Rachel Stevens hadn’t exactly charted out her course. She just knew that it started at the College – from there, she figured, she could map out her path to a degree in marine biology.

“But once I got here, I started thinking maybe that’s not what I wanted to study,” says the senior from Cape St. Claire, Md. “I got really interested in terrestrial plants. I was floating away from marine biology.”

So, hoping for a little direction, Stevens reached out to Jack DiTullio, a biology professor whose main research focus involves marine phytoplankton.

“That piqued my interest, because I really respect the ecological role that phytoplankton plays, and – as ‘plants’ of the ocean – they make for a perfect merge of my interests,” says Stevens.

Impressed by Stevens’ dedication to her studies, DiTullio asked her to join his research cruise to Iceland – he could tell she had just the tireless work ethic necessary for the conditions of the ship. And so, a few months later, she was chasing phytoplankton blooms with DiTullio’s research team and other scientists interested in coccolithophores like Emiliania huxleyi, or Ehux.

“It was really cool just to be among such an esteemed group of people,” says Stevens. “These scientists are the celebrities of the Ehux world – many have written seminal papers that have been so important to the progression of understanding these little guys.”

And – as one of only two undergraduate students on last summer’s cruise– Stevens aimed to push that understanding even further. What she and the rest of the DiTullio team in particular wanted to know was how and why Ehux produces a compound called DMSP. When the Ehux is eaten by zooplankton, DMSP turns into DMS, which is released into the atmosphere and helps clouds form. Because the Ehux is not susceptible to viruses in warm water, they are eaten by zooplankton, which causes more clouds to form, which cools the water.

“It’s a Gaia cycle,” says Stevens, explaining that, according to the Gaia Theory, when there is an imbalance in the Earth, the planet fixes itself. “It’s almost spiritual to me. It really is awe inspiring.”

It’s that inspired attitude that DiTullio says Stevens contributed to the research cruise – along with her long hours of filtering samples and performing dilution experiments to test the differences in Ehux mortality rates caused by grazing zooplankton versus viral infections.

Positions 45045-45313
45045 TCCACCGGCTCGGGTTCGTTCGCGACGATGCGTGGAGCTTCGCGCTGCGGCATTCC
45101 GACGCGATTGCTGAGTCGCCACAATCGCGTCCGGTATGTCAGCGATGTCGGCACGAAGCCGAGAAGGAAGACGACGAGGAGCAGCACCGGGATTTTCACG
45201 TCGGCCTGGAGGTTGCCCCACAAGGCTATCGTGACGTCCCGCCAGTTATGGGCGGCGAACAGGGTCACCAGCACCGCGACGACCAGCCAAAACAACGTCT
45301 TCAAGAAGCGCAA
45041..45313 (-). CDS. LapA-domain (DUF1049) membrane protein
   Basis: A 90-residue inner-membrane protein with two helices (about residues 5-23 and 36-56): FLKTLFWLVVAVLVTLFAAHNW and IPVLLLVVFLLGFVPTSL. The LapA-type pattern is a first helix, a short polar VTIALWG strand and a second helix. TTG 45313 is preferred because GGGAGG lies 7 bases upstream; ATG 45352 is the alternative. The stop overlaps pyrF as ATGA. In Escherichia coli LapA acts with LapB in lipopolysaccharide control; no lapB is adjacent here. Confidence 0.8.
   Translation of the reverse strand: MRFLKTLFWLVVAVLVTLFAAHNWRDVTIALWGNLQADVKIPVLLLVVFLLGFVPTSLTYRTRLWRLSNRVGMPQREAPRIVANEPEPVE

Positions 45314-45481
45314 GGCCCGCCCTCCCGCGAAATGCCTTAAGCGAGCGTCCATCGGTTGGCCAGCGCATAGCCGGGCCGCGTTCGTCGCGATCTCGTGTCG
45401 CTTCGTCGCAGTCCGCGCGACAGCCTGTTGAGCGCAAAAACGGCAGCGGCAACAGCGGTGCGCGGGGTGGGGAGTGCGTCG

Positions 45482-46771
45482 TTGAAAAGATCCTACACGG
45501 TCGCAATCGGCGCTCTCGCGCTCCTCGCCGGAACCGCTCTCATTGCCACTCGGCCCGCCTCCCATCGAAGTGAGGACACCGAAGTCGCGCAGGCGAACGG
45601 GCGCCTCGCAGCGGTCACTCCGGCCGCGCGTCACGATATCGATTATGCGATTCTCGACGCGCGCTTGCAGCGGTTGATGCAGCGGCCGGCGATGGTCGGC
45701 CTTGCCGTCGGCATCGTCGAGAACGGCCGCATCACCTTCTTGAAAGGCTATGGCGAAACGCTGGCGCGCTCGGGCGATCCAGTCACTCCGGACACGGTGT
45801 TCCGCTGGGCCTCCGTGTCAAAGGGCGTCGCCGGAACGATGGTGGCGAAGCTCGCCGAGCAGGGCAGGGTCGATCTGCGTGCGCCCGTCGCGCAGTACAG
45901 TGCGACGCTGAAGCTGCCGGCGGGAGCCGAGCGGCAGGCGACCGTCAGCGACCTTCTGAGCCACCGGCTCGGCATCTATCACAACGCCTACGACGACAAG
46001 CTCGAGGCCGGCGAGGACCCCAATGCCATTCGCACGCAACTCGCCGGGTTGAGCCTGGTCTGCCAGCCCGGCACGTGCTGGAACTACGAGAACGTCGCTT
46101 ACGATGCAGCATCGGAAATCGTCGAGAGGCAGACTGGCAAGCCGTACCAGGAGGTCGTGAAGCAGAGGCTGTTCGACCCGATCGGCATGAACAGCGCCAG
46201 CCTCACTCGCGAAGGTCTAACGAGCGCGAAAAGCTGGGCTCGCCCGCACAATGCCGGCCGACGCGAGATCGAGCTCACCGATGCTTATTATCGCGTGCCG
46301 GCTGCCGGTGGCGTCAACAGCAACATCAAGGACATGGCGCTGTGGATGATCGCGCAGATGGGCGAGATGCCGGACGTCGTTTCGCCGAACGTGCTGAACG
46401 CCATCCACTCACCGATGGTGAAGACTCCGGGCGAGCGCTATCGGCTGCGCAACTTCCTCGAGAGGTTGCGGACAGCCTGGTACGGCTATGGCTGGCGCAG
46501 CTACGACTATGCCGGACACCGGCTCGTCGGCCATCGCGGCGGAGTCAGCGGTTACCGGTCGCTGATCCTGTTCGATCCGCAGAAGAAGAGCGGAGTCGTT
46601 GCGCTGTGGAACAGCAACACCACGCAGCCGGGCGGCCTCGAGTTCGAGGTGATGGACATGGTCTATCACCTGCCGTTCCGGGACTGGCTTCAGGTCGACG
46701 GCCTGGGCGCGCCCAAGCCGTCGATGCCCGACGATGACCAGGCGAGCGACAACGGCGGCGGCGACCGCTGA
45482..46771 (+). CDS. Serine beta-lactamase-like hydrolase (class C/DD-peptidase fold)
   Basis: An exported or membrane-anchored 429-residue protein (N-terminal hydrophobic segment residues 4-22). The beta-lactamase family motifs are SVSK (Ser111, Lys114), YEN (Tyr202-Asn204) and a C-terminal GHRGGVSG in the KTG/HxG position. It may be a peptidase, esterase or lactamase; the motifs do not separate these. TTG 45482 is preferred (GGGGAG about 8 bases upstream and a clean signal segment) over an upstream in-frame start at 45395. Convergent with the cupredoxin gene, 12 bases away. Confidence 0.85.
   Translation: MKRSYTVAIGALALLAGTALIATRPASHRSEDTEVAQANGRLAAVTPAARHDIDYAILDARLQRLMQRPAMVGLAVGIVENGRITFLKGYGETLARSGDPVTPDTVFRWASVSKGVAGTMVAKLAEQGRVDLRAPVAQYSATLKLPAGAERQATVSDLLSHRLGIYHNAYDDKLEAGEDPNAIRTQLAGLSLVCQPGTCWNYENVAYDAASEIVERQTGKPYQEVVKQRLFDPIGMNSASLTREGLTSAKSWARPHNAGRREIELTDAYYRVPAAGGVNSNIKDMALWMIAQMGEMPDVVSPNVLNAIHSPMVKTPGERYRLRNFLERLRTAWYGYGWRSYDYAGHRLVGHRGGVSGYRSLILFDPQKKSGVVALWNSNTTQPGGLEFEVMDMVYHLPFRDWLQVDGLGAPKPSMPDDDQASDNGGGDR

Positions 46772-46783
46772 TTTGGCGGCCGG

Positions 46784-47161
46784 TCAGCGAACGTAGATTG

“Rachel had a very strong influence in helping make our expedition successful,” he says. “Several senior investigators commented on how her positive outlook and exuberance on oceanographic research was invigorating and contagious.”

Between the endless skies, the pilot whales and the stimulating conversation, Stevens says it was hard not to be enthusiastic or find a new perspective of the world and her place within it.

“I was always sizing up the globe when I was out there,” she says. “Looking at the satellite and seeing your path going from country to country, it appears really small. But when it takes two days to get from Point A to Point B, it seems really, really big. If you look at our path, we were all over the place!”

Still, Stevens feels less lost now than she did before her expedition into the North Atlantic – she knows it’s OK to get a little off course every now and then. As for her own plan – she is joining DiTullio’s research team again in February, this time to study the phytoplankton in the Ross Sea of Antarctica.

“I’m honored to be part of the lab again. It just goes to show how far you can go when you work hard at whatever you are doing – even if you are not sure it’s what you want to do for the rest of your life. You never know where it might take you,” she smiles. “And so my journey continues!”

Indeed, Stevens might not have everything mapped out quite yet, but she is right on course.

– Photos by Adam Chandler